If you're quite new to the wonderful world of modules for Drupal, you might need some guidance before you find yourself knowing which modules to use and when. DrupalModules lets you give a short summary on the different modules you can use for Drupal, review it, grade it and thus helping others. A good place to start is the Module Finder page where you can sarch for modules via name och category.
Visit http://drupalmodules.com/

Drupal Association has a YouTube account where they publish recordings from the different DrupalCons, starting with DrupalCon London in 2011. If you just want to find that special session you remembered, or if you want to check out the different keynotes and sessions in case you couldn't attend - this is the place for you.
Visist http://www.youtube.com/user/DrupalAssociation

A bit old, and perhaps not the most updated site these days, but it sure contains a lot of tips & tricks and some screencasts as well. Especially interesting if you suddenly find yourself developing for a site built with Drupal 6.
Visit http://gotdrupal.com/

Not so daily anymore, but like GotDrupal it's an impressive collection of videos. 141 and counting. A good way to start learning Drupal, and for those who already know the basics, learn more.
Visit http://codekarate.com/daily-dose-of-drupal

Did I miss your favourite? Comment on the article below.

Aug 22 2013
Aug 22

The Drupal Association contacted me when I was working on DrupalCamp Gothenburg 2013 and asked me to write a blog entry about the camp. This is the result, posted at The Drupal Association website in June of 2013.

After visiting a DrupalCamp in 2011, I set off with a mission - to arrange a DrupalCamp in my hometown of Gothenburg. This became a reality only 5 months later and with the experience from that said camp of 2012 we set off to make the next one even better.

And at the time when drupalers from all over the world started their journey back home from DrupalCon Portland, or stayed for the sprint weekend, a similar, but much much smaller event took place some 7700 kilometers away. That event was DrupalCamp Gothenburg 2013.

I took the role of project manager again and together with 12 others, we arranged a great DrupalCamp - or should I say, a Drupal Weekend!

A Drupal weekend in Gothenburg

We turned our DrupalCamp into a real Drupal weekend, starting with a kickoff at a local pub. There, a number of us started (and ended) Friday night with discussions covering Drupal, PHP, Symfony and Swedish things like surströmming and, of course, the sunny weather. As a Swede, you always discuss the weather.

Friday turned into Saturday and in the morning we opened the doors of our venue of this year’s DrupalCamp Gothenburg, Folkets Hus - the House of the People, a community area with many rooms, perfect to hold sessions in.

This year, we were glad to present a full schedule, 15 sessions, that covered the whole day. The keynote was held by Tobias Sjösten, a well-known voice in both the Drupal and Symfony community in Sweden, and covered the symbiosis of Drupal and Symfony.

The sessions consisted of very diverse things, from web accessibility to Drush, via Git and Drupal 8. A whole session was dedicated to inform about Drupal Association and community-based work in Gothenburg.

After the sessions (and a lot of coffee) we headed upstairs to the restaurant in the same building where we dug into a buffet provided by the restaurant at the venue. With a beer in our hands we continued the evening with mingling, networking and enjoying ourselves. The sunny weather invited us to sit outside and when the place closed later that night, some of the attendees headed off to a club downtown.

Sunday came around and whilst we who arranged the DrupalCamp gathered for a well-deserved lunch together, others gathered at the office of Kodamera where there was a code sprint to help get rid of more bugs from Drupal 8.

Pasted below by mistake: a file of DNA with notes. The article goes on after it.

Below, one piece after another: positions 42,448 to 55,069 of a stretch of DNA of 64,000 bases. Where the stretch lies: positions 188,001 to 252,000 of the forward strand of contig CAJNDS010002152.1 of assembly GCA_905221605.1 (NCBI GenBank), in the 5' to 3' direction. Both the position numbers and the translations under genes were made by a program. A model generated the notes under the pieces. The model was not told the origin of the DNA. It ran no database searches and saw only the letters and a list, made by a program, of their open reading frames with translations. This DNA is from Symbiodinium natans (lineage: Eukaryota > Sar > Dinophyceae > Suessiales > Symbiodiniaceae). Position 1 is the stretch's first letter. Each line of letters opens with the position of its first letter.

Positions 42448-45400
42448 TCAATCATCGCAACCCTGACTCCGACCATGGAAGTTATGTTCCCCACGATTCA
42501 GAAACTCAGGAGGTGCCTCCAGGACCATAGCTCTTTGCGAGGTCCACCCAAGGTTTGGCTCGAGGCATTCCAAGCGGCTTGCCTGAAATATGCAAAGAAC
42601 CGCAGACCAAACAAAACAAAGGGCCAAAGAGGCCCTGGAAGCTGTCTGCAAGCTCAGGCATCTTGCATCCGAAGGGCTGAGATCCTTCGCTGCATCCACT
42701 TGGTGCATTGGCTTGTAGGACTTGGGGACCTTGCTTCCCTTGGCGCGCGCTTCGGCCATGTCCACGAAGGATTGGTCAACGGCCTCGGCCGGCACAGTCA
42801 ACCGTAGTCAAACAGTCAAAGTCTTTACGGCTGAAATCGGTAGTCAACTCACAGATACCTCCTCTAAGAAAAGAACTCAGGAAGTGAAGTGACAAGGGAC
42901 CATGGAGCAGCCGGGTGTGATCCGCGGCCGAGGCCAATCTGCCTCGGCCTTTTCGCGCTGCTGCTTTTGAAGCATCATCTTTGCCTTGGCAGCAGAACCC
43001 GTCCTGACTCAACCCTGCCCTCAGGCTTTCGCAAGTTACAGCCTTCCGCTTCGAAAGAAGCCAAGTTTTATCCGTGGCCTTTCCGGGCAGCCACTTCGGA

From start to end, a 48 hour ride with Drupal as the common denominator, that was the final of some six months planning and work.

Tips and tricks for organizing a camp

When we arranged our first DrupalCamp in 2012 we ended up with a long list of things to improve. This year, all of the things on the list was improved, and we ended up with another list of things to improve for future DrupalCamps. With these kind of iterations, we learn and make better DrupalCamps in the future.

So what did we improve this year? What advice can I give to all you out there planning or arranging DrupalCamps all over the world?

The most important is to listen. Listen to your visitors, sponsors and session speakers. Ask them about their ideas and their feedback about your camp. Use that information to plan and improve your camp next time. If you’re a first time camp-organizer, then seek this kind of information from your local Drupal community, or post a thread in groups.drupal.org

When the camp is over, send out a survey to get feedback from all of those that you didn’t have time to talk to.

Second most important is to have fun. Make place for fun. Our camp is 100% community-driven so besides the experience, fun is an important ingredient to make all this work.

Look in the calendar and see what’s going on. Choose a date when your camp doesn’t have to compete with other major Drupal events. In our case, we ended up very close to another camp in Sweden, and of course, DrupalCon Portland. Date-wise, we didn’t really have a choice when to have our DrupalCamp before the summer would be here, and we ended up paying for it with less visitors.

Another thing is to launch a website early, and try to set a schedule with sessions early. That attracts both visitors and sponsors.

My last tip for all you out there: Avoid growing pains by growing slowly. Start off with a one-day event, then add a code sprint next time, after that perhaps a kickoff the following and then start experimenting with business days connected to your DrupalCamp. For us, we are somewhere in the middle, we have a great camp, and in the future we’ll explore the many possibilities a DrupalCamp can offer.

DrupalCamp Gothenburg 2013

About Drupal Sun

Drupal Sun is an Evolving Web project. It allows you to:

  • Do full-text search on all the articles in Drupal Planet (thanks to Apache Solr)
  • Facet based on tags, author, or feed
  • Flip through articles quickly (with j/k or arrow keys) to find what you're interested in
  • View the entire article text inline, or in the context of the site where it was created

See the blog post at Evolving Web

Evolving Web